When the event does emit, it passes the Event object in the form of $event. The handler maps to the identically named handler function of the component class. The unidirectional exchange from the event-bound element to the component class is complete.

Emitting events from the handler, while possible, do not impact the template element. The binding is unidirectional after all.

Directives

Directives are component elements and attributes created and recognized by Angular. Angular associates the element or attribute with its corresponding class definition. @Directive or @Component decorates these classes. Both are indicative to Angular that the class performs as a directive.

Some directives modify the style of the host element. Other directives display views or insert into existing ones as embedded views. On other words, they alter the HTML layout.

In any case, directives signal the Angular compiler. They mark components for modification depending on the class logic of the directive.

Structural Directive

Here are three examples of structural directives. Each one has a logical counterpart (if, for, and switch).

  • *ngIf
  • *ngFor
  • *ngSwitchCase and *ngSwitchDefault

Important note: all three are available through the CommonModule import. It is available from @angular/common for importation within the application's root module.

*ngIf

*ngIf tests a given value to see if it is truthy or falsy based off general boolean evaluation in JavaScript. If truthy, the element and its innerHTML show up. Otherwise, they never render to the Domain Object Model (DOM).

<!-- renders “<h1>Hello!</h1>” -->
<div *ngIf="true">
  <h1>Hello!</h1>
</div>

<!-- does not render -->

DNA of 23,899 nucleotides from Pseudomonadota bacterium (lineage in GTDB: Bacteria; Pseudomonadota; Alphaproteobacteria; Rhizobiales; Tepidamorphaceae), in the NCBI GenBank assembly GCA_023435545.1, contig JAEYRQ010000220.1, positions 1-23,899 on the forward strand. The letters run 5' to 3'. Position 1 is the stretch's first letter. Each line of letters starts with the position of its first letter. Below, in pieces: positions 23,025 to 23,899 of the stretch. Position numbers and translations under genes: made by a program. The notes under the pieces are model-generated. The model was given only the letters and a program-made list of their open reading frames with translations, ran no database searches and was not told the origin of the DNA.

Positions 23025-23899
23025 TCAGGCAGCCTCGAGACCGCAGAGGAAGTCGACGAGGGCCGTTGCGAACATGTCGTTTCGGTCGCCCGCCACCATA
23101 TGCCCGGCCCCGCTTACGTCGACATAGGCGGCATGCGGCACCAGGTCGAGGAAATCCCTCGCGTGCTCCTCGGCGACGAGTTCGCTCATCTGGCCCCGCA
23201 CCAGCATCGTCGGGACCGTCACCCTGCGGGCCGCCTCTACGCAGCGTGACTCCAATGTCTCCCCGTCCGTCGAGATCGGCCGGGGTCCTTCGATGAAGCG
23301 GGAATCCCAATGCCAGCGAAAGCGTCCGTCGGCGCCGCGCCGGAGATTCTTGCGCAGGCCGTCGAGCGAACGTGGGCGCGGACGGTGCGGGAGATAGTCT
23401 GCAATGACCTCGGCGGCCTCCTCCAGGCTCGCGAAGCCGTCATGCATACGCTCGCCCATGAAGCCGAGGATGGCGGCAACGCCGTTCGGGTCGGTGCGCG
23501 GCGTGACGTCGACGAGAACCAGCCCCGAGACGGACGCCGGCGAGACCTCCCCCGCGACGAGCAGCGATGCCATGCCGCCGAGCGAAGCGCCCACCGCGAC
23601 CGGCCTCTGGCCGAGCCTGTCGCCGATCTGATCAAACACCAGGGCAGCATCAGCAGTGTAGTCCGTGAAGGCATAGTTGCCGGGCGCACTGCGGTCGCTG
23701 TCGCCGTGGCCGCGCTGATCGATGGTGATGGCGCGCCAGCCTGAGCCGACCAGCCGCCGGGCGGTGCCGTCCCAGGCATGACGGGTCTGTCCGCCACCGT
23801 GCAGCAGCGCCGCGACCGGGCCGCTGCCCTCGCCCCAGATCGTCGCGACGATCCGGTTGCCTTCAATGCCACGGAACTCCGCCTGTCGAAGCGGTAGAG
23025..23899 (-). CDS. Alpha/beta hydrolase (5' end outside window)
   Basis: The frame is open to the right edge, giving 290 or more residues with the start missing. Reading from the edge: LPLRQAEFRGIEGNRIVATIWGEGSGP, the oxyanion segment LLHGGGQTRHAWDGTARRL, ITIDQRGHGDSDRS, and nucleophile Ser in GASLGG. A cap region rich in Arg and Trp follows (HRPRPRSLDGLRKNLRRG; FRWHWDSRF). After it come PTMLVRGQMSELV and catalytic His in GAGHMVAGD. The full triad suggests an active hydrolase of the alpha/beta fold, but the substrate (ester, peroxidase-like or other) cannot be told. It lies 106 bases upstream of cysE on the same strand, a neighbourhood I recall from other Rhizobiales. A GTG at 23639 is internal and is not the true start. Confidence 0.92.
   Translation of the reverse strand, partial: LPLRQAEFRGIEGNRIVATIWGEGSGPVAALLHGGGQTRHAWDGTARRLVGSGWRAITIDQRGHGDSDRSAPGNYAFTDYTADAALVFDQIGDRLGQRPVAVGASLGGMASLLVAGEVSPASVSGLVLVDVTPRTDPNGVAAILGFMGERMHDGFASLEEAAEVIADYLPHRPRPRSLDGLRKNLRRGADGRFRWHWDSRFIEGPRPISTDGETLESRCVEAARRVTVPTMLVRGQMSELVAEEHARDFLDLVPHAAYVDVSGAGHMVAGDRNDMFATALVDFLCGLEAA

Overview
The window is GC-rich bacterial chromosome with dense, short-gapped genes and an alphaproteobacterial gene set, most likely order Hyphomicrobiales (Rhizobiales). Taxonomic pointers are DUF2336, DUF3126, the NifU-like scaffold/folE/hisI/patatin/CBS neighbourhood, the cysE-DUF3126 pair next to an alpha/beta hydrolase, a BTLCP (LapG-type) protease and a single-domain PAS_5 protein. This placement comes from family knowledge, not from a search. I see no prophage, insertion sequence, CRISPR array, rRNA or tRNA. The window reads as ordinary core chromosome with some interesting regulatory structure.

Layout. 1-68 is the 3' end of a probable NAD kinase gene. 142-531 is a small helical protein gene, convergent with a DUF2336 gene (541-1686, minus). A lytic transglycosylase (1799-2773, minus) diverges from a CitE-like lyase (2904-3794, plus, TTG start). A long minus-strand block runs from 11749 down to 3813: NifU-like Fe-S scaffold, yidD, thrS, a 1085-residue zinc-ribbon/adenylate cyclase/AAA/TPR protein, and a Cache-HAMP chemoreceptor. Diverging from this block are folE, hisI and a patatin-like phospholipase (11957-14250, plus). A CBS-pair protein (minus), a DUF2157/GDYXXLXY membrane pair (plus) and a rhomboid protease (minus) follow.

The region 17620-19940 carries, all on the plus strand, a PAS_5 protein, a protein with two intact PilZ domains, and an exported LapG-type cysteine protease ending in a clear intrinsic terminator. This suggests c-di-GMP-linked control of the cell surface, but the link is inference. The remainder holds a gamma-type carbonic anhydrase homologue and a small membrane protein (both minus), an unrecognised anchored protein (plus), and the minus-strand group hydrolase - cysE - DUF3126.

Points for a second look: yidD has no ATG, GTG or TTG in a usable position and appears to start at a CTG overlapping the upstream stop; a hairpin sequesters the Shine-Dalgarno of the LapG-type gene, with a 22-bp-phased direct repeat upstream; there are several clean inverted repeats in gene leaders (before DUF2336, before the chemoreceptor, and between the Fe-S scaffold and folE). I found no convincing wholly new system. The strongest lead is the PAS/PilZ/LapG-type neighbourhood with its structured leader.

<div *ngIf="false">
  <h1>Hi!</h1>
</div>

This is a contrived example. Any member value from the template's component class can be substituted in for true or false.

NOTE: You also can do following thing with *ngIf to get access to observalbe value

<div *ngIf="observable$ | async as anyNameYouWant">
  {{  anyNameYouWant }}
</div>
*ngFor

*ngFor loops based off a right-assigned, microsyntactic expression. Microsyntax moves beyond the scope of this article. Know that microsyntax is a short form of logical expression. It occurs as a single string capable of referencing class member values. It can loop iterable values which makes it useful for *ngFor.

<ul>
  <li *ngFor=“let potato of [‘Russet’, ‘Sweet’, ‘Laura’]; let i=index”>
      Potato {{ i + 1 }}: {{ potato }}
  </li>
  <!-- Outputs
  <li>
      Potato 1: Russet
  </li>
  <li>
      Potato 2: Sweet
  </li>
  <li>
      Potato 3: Laura
  </li>
  -->
</ul>

[‘Russet’, ‘Sweet’, ‘Laura’] is an iterable value. Arrays are one of the most common iterables. The *ngFor spits out a new <li></li> per array element. Each array element is assigned the variable potato. This is all done utilizing microsyntax. The *ngFor defines the structural content of the ulelement. That is characteristic of a structural directive.

NOTE: You can also do following thing with *ngFor directive to get access to observalbe value (hacky)

<div *ngFor="let anyNameYouWant of [(observable$ | async)]">
  {{  anyNameYouWant }}
</div>
*ngSwitchCase and *ngSwitchDefault

These two structural directives work together to provide switch functionality to template HTML.

<div [ngSwitch]=“potato”>
  <h1 *ngSwitchCase=“‘Russet’”>{{ potato }} is a Russet Potato.</h1>
  <h1 *ngSwitchCase=“‘Sweet’”>{{ potato }} is a Sweet Potato.</h1>
  <h1 *ngSwitchCase=“‘Laura’”>{{ potato }} is a Laura Potato.</h1>
  <h1 *ngSwitchDefault>{{ potato }} is not a Russet, Sweet, nor Laura Potato.</h1>
</div>